Long before the storied heats between some of the men's best at Bells, there was Gail Couper, who simply dominated the waves at Bells Beach. Between 1964 and 1976, she won the event there a record 10 times, and still holds the record for the most victories at the iconic break. "It is a remarkable sporting achievement," Craig Baird, the curator of an art exhibit dedicated to iconic female Bells surfers, told Forté magazine in 2016. "Can you imagine if a jockey had won the Melbourne Cup - everyone would know their name. Gail won Bells 10 times; a fact a lot of people are unaware of." Couper, who still lives in the area, recalled her relationship on the wave for a story in the Sydney Morning Herald: "It's a strange speed, it's hard to paddle. And then other days it was just a magic place to be and you thought, 'Wow, how much fun is surfing here,' and just had to block out the fact people were up top judging you." This year, Courtney Conlogue is the defending event winner. Whether she'll be able to surf or not -- she injured herself just before the season started -- is to be determined.

You Have To Win It To Ring It
"The Bell is arguably the best trophy you can win in surfing," Kelly Slater said, after winning his third Rip Curl Pro there. And when it comes to talking about surfing trophies, no one is more qualified than the 11-time World Champion. The iconic bell-shaped prize was designed and built by Joe Sweeney (who bulldozed the original road to the break), who stipulated that you had to win it to ring it. To this day, no one else but the men and women who have won the Rip Curl Pro have ever rung the bell. The winners also receive smaller replicas of the trophy (again, made by Sweeney from 1974 up until his death in 2016), although this clearly wasn't enough for Silvana Lima. After becoming the first-ever Brazilian to win the event, in 2009, she had an image of the iconic trophy tattooed on her torso.

Smith, triumphant after winning the Rip Curl Pro Bells Beach. Jordy Smith is the last men's CT winner at Bells. WSL / Kelly Cestari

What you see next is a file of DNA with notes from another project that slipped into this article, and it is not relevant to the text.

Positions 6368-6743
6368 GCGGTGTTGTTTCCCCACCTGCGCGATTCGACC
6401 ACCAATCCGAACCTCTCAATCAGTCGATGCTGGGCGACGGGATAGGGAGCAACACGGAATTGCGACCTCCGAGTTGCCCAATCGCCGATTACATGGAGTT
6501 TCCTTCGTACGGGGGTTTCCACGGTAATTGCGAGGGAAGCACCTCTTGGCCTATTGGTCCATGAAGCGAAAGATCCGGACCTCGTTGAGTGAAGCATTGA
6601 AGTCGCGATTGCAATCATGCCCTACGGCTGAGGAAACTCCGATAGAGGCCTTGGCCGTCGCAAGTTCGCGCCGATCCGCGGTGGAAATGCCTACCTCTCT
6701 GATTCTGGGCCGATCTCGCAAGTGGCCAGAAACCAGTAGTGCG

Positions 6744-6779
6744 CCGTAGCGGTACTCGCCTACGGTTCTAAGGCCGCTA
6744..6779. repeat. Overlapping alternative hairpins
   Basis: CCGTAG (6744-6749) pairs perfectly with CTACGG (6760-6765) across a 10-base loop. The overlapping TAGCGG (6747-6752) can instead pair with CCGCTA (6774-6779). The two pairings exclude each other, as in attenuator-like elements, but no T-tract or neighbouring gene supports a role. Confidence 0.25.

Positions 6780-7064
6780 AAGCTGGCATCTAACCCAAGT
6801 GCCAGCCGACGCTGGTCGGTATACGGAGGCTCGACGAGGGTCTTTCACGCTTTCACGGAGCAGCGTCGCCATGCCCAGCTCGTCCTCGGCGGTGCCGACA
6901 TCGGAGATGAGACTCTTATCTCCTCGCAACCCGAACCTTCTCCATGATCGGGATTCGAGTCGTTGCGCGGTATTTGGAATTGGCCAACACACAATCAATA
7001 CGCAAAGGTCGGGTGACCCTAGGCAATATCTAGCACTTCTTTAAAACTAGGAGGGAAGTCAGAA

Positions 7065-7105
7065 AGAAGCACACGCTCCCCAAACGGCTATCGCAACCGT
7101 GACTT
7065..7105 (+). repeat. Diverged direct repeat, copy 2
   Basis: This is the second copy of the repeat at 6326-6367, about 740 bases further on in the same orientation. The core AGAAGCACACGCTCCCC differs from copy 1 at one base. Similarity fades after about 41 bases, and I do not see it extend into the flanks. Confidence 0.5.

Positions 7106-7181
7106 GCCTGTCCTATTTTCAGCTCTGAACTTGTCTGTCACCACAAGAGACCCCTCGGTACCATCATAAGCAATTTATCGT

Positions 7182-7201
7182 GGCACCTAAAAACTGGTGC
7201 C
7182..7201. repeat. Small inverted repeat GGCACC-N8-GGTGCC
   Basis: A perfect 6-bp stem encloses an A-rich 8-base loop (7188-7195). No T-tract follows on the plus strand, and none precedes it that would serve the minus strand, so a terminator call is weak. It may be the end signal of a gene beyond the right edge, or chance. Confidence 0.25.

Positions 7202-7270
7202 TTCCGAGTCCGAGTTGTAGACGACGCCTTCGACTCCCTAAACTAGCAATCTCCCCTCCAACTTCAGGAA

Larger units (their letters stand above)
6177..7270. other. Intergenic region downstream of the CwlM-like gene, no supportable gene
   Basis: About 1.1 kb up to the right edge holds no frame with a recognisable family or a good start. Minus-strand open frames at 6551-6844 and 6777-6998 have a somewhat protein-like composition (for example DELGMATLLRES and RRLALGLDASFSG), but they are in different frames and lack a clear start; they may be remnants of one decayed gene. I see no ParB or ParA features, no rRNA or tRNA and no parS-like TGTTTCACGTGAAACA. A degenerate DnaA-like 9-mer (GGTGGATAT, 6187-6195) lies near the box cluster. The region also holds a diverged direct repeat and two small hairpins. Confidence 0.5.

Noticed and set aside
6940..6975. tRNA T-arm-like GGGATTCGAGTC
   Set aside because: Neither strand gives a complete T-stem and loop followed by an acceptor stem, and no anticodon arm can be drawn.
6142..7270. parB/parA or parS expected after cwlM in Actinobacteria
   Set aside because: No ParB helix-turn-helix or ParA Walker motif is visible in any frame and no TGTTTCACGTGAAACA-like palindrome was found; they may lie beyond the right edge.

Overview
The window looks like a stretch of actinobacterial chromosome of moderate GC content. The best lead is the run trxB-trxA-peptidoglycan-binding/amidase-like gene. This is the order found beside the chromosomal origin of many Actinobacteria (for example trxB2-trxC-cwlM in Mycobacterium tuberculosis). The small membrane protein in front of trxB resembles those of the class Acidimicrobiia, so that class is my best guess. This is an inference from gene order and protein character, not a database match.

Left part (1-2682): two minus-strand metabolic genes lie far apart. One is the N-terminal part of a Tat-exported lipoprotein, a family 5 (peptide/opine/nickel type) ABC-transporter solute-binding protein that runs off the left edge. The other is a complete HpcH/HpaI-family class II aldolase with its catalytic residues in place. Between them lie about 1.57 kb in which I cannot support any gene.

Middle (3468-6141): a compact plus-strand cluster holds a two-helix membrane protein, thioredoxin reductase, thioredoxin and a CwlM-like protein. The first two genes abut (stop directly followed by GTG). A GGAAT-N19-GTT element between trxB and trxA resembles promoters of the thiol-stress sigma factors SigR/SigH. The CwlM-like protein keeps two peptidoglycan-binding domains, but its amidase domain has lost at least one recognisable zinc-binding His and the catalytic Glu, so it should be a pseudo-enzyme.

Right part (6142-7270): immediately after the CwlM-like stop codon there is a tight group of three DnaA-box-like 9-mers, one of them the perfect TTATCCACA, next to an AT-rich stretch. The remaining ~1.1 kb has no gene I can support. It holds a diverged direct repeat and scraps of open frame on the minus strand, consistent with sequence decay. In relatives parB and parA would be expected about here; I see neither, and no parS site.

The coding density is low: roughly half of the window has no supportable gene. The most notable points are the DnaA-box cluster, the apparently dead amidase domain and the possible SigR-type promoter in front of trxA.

"No Kook Has Ever Won Bells"
"No kook has ever won Bells," Shane Dorian famously said after lifting the trophy in 1999. A look at the winner's list backs him up. The roll call of Bells' winners is a list of greats: Michael Peterson, Mark Richards, Tom Curren, Andy Irons, Kelly Slater, Mick Fanning, Layne Beachley, Stephanie Gilmore and Carissa Moore, are just some of the World Champions to have won here numerous times. Bells Beach not only brings the best surfers, it brings the best out of them, too. In just a few weeks, we'll have two new names to add to the iconic Bells trophy. They won't be kooks. They will become a part of history.

Stephanie Gilmore (AUS) advancing into the Quarterfinals. Stephanie Gilmore advancing to the Quarterfinals in 2015. WSL / Kirstin Scholtz

Watch the men's and women's elite Championship Tours compete live daily at the Rip Curl Pro and Rip Curl Women's Pro Bells Beach on the WSL from March 28- April 8. Watch live on the WSL and Facebook.

PAST RIP CURL BELLS BEACH CHAMPIONS:
2017: Jordy Smith (ZAF)
2016: Matt Wilkinson (AUS)
2015: Mick Fanning (AUS)
2014: Mick Fanning (AUS)
2013: Adriano de Souza (BRA)
2012: Mick Fanning (AUS)
2011: Joel Parkinson (AUS)
2010: Kelly Slater (USA)
2009: Joel Parkinson (AUS)
2008: Kelly Slater (USA)
2007: Taj Burrow (AUS)
2006: Kelly Slater (USA)
2005: Trent Munro (AUS)
2004: Joel Parkinson (AUS)
2003: Andy Irons (HAW)
2002: Andy Irons (HAW)
2001: Mick Fanning (AUS)
2000: Sunny Garcia (HAW)
1999: Shane Dorian (HAW)
1998: Mark Occhilupo (AUS)
1997: Matt Hoy (AUS)
1996: Sunny Garcia (HAW)
1995: Sunny Garcia (HAW)
1994: Kelly Slater (USA)
1993: Damien Hardman (AUS)
1992: Richie Collins (USA)
1991: Barton Lynch (AUS)
1990: Tom Curren (USA)
1989: Martin Potter (GBR)
1988: Damien Hardman (AUS)
1987: Nick Wood (AUS)
1986: Tom Carroll (AUS)
1985: Tom Curren (AUS)
1984: Cheyne Horan (AUS)
1983: Joe Engel (AUS)
1982: Mark Richards (AUS)
1981: Simon Anderson (AUS)
1980: Mark Richards (AUS)
1979: Mark Richards (AUS)
1978: Mark Richards (AUS)
1977: Simon Anderson (AUS)
1976: Jeff Hakman (HAW)
1975: Michael Peterson (AUS)
1974: Michael Peterson (AUS)
1973: Michael Peterson (AUS)

PAST RIP CURL WOMEN'S PRO BELLS BEACH CHAMPIONS
2017: Courtney Conlogue (USA)
2016: Courtney Conlogue (USA)
2015: Carissa Moore (HAW)
2014: Carissa Moore (HAW)
2013: Carissa Moore (HAW)
2012: Sally Fitzgibbons (AUS)
2011: Sally Fitzgibbons (AUS)
2010: Stephanie Gilmore (AUS)
2009: Silvana Lima (BRA)
2008: Stephanie Gilmore (AUS)
2007: Stephanie Gilmore (AUS)
2005: Sofia Mulanovich (PER)
2001: Neridah Falconer (AUS)
2000: Megan Abubo (HAW)
1999: Layne Beachley (AUS)
1998: Layne Beachley (AUS)
1997: Lisa Andersen (USA)
1996: Pauline Menczer (AUS)
1995: Lisa Andersen (USA)
1994: Layne Beachley (AUS)
1993: Pauline Menczer (AUS)
1992: Lisa Andersen (USA)
1991: Pauline Menczer (AUS)
1990: Lisa Andersen (USA)
1989: Wendy Botha (AUS)
1988: Kim Mearig (USA)
1985: Frieda Zamba (USA)
1984: Kim Mearig (USA)
1983: Helen Lambert (AUS)
1982: Debbie Beacham (USA)
1980: Margo Oberg (USA)
1979: Lynne Boyer (USA)
1978: Margo Oberg (USA)
1977: Margo Oberg (USA)